On Tuesday, the Senate Health, Education, Labor, and Pensions (HELP) Committee unanimously approved the President’s nomination of Dr. Robert Califf as the next commissioner of food and drugs. (Senator Bernie Sanders, I-VT, who would have voted against the nomination, was not present at the January 12th committee session.) Dr. Califf appeared in front of the HELP Committee in mid-November; if readers are interested, they can watch that hearing here and read his written testimony here.
Dr. Califf’s nomination has bipartisan support in the Senate and also from most stakeholders in regulated industry, who cite the cardiologist’s extensive expertise in clinical trials as a plus in a period where FDA is grappling with how to modernize the clinical trial system, handle vast amounts of digital data, and be more flexible in its requirements for cutting-edge products.
Despite his qualifications and overall support, however, an ongoing controversial regulatory issue could put a damper on how quickly Dr. Califf is able to start his new job. We previously blogged about the Agency’s approval of the first genetically engineered (GE) animal intended for use as human food as well as the companion guidance regarding how to label foods derived from that animal, a fast-growing GE salmon called “AquAdvantage Salmon.” That labeling guidance, and FDA’s policy for labeling GE-derived foods more generally, does not mandate label statements, but rather it offers advice and examples of how to make voluntary label claims that are not potentially false or misleading to consumers.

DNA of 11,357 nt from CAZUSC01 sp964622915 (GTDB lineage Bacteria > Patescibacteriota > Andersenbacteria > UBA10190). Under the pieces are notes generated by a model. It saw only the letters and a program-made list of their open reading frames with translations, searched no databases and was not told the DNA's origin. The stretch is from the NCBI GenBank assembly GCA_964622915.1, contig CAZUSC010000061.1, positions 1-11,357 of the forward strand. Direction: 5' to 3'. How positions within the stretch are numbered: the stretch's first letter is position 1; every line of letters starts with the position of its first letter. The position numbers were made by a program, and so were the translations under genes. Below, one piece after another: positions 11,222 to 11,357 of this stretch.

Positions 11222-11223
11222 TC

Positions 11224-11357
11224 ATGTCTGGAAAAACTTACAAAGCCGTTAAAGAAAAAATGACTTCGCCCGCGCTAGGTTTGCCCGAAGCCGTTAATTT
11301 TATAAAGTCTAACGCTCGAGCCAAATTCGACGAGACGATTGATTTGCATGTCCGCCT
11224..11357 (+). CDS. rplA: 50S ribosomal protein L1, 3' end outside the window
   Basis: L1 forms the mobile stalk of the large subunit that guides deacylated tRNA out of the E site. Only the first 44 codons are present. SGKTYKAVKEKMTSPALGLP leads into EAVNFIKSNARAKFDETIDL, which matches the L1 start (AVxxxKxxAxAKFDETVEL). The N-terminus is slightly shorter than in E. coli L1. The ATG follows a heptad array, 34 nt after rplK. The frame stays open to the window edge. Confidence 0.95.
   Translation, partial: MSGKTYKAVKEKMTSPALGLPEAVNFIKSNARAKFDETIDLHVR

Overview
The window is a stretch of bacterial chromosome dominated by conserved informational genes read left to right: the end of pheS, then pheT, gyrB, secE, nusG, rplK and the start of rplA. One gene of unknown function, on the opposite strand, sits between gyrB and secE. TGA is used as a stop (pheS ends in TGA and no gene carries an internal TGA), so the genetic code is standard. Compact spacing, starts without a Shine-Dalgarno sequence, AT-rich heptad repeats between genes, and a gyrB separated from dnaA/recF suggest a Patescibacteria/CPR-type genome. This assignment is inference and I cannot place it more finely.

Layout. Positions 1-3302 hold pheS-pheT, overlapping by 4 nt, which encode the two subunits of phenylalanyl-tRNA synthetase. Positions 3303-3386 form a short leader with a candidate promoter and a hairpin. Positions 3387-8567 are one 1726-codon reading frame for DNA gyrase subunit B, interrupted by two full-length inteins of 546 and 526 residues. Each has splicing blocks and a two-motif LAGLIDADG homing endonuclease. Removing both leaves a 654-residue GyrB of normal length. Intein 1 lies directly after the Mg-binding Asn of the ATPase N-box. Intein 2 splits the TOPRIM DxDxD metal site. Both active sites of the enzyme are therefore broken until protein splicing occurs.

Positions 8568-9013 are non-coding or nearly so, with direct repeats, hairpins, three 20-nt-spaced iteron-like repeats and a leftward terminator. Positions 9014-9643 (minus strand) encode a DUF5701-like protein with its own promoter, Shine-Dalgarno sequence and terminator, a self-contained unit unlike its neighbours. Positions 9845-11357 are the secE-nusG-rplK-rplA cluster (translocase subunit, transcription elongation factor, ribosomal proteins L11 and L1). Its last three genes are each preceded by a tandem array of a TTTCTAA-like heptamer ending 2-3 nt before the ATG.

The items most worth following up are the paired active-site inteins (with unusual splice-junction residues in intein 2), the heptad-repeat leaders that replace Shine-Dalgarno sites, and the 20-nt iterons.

Senator Lisa Murkowski (R-AK) has made it clear that she will block Dr. Califf’s confirmation until she receives assurances from FDA that the agency will require mandatory labeling for GE salmon when it becomes commercially available. At the January 12 HELP Committee session, she stated with respect to the labeling of GE salmon: “I want to make sure that the FDA knows that voluntary labeling guidelines really are not sufficient….I want to make sure, be very, very certain, that when we are talking about these genetically engineered fish for human consumption, voluntary labeling is not adequate. So I’m going to be pushing for further conversations with Dr. Califf on this. I will vote to move him out of committee today, but I just want my friends and colleagues to be on notice that I have these concerns and I would like to get them resolved before his name moves forward to the Senate floor.”
As noted in the end-of-year food outlook published by ML Strategies and Mintz Levin (see here), the 2016 Omnibus Spending Bill passed in December includes a provision that forbids FDA from allowing the distribution of any food that contains AquAdvantage GE salmon until the agency publishes final labeling guidelines for informing consumers of the food’s GE ingredients.
If confirmed by the full Senate, Dr. Califf will succeed Dr. Margaret Hamburg, who led the agency for six years and stepped down in March 2015. Since that time, FDA has been under the helm of Acting Commissioner Dr. Stephen Ostoff; Dr. Ostroff would presumably return to his prior post as the agency’s Chief Scientist after the new commissioner is sworn in.